I have recently been recruited to serve as "advisor" at the Foundational Reseach Institute (FRI); see their official list of advisors. In their own words, the FRI
- brings together researchers from diverse fields to examine how humanity can best reduce suffering in the future. We draw on insights from artificial intelligence, technology, anthropic reasoning, international relations, sociology, public policy, ethics, animal welfare, and many other disciplines.
- That a universe imbued by human civilization is better than one that is not [...] is a very common assumption in futuristic discussions, but not one that is self-evident. What if such a colonization process would actually constitute a catastrophe of cosmic proportions? Computer scientist and ethicist Brian Tomasik has, in a couple of recent essays The importance of wild-animal suffering and Applied welfare biology and why wild-animal advocates should focus on not spreading nature, highlighted a way in which it could turn into such a catastrophe. In the first of these, he begins with quoting Dawkins (1995):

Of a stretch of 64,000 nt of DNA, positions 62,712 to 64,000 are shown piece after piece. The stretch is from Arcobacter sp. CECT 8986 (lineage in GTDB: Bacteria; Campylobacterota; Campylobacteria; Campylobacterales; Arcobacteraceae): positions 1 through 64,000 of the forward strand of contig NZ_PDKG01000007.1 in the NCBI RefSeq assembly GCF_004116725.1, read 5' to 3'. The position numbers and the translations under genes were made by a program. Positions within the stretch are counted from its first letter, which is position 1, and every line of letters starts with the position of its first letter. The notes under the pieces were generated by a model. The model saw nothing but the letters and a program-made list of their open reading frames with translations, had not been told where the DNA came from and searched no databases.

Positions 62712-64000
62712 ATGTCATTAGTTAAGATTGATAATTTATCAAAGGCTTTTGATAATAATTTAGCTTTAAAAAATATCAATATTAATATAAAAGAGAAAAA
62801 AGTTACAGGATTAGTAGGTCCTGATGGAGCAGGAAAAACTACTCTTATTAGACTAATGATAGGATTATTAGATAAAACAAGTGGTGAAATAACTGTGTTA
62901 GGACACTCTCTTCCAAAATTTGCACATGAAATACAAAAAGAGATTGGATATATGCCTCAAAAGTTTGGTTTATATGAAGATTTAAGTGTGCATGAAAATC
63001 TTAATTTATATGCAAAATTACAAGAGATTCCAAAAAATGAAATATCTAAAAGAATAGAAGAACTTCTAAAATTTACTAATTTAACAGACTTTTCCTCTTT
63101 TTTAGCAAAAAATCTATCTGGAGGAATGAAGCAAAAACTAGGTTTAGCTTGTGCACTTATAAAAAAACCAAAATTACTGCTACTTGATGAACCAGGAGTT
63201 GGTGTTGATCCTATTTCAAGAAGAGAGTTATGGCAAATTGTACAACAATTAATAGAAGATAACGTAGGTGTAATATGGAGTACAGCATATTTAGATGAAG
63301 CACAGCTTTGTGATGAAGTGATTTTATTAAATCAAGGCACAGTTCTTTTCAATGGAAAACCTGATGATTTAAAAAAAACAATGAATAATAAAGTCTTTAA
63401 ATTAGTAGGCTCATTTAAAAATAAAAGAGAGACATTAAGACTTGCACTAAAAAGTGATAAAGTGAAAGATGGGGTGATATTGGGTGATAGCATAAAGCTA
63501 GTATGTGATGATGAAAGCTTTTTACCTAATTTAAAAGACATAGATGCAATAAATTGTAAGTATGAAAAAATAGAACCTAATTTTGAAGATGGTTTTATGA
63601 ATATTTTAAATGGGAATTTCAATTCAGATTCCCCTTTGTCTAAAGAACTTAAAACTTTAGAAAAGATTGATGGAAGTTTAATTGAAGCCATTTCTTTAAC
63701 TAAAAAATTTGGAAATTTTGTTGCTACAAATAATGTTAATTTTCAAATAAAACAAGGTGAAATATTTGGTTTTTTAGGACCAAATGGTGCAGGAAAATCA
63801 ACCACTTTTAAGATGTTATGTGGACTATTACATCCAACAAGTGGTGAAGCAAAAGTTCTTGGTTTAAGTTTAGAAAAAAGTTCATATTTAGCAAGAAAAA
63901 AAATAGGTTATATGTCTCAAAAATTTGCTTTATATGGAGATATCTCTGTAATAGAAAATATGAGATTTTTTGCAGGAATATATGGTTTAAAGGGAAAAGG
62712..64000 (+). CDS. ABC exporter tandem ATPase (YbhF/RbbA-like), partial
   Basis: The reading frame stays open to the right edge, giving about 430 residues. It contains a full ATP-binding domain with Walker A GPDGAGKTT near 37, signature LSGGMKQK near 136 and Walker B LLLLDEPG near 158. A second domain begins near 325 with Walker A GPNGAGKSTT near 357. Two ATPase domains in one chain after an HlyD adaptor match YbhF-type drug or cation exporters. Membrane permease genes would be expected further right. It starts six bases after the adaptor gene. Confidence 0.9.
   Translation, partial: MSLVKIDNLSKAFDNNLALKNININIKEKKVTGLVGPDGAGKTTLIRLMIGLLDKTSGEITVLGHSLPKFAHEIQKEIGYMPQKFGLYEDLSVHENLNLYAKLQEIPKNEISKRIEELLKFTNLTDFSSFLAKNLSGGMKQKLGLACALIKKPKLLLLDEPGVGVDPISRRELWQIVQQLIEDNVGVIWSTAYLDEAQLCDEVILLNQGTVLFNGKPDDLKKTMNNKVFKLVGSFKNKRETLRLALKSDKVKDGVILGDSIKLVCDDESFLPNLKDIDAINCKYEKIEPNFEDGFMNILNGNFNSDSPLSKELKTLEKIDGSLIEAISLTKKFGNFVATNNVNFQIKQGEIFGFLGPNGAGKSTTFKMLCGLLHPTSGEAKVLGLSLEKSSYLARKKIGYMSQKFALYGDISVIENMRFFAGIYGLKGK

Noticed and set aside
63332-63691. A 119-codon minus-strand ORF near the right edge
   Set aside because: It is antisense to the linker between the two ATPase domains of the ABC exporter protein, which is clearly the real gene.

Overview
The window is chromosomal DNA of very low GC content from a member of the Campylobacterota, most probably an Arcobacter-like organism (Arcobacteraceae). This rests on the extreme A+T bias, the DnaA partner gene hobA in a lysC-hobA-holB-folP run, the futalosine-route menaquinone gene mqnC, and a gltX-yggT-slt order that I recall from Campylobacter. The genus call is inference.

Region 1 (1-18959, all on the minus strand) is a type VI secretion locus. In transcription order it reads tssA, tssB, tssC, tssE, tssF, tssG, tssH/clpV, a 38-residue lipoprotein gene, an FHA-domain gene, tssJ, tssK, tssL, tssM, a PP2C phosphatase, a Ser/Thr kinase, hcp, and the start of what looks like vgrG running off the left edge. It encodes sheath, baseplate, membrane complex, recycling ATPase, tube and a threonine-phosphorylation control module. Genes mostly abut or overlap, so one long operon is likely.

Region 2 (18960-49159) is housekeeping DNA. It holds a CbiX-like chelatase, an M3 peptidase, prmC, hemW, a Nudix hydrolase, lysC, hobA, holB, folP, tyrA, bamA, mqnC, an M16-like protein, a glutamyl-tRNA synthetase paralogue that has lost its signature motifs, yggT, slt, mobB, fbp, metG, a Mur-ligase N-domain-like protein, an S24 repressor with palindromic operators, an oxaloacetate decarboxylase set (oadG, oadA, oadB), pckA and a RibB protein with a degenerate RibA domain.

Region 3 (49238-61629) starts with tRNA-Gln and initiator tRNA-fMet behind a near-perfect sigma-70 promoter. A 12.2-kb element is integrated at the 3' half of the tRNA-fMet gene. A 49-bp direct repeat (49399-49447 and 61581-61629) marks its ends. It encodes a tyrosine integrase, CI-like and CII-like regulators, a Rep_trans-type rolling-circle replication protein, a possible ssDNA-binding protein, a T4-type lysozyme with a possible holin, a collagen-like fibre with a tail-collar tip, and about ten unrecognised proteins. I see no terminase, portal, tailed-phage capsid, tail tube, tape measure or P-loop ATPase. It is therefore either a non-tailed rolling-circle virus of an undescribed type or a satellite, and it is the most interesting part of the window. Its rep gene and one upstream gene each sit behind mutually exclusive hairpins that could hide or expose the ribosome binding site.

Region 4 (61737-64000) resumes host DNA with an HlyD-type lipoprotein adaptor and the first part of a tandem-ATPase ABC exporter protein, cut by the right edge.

- The total amount of suffering per year in the natural world is beyond all decent contemplation. During the minute it takes me to compose this sentence, thousands of animals are being eaten alive; others are running for their lives, whimpering with fear; others are being slowly devoured from within by rasping parasites; thousands of all kinds are dying of starvation, thirst and disease. (p 131)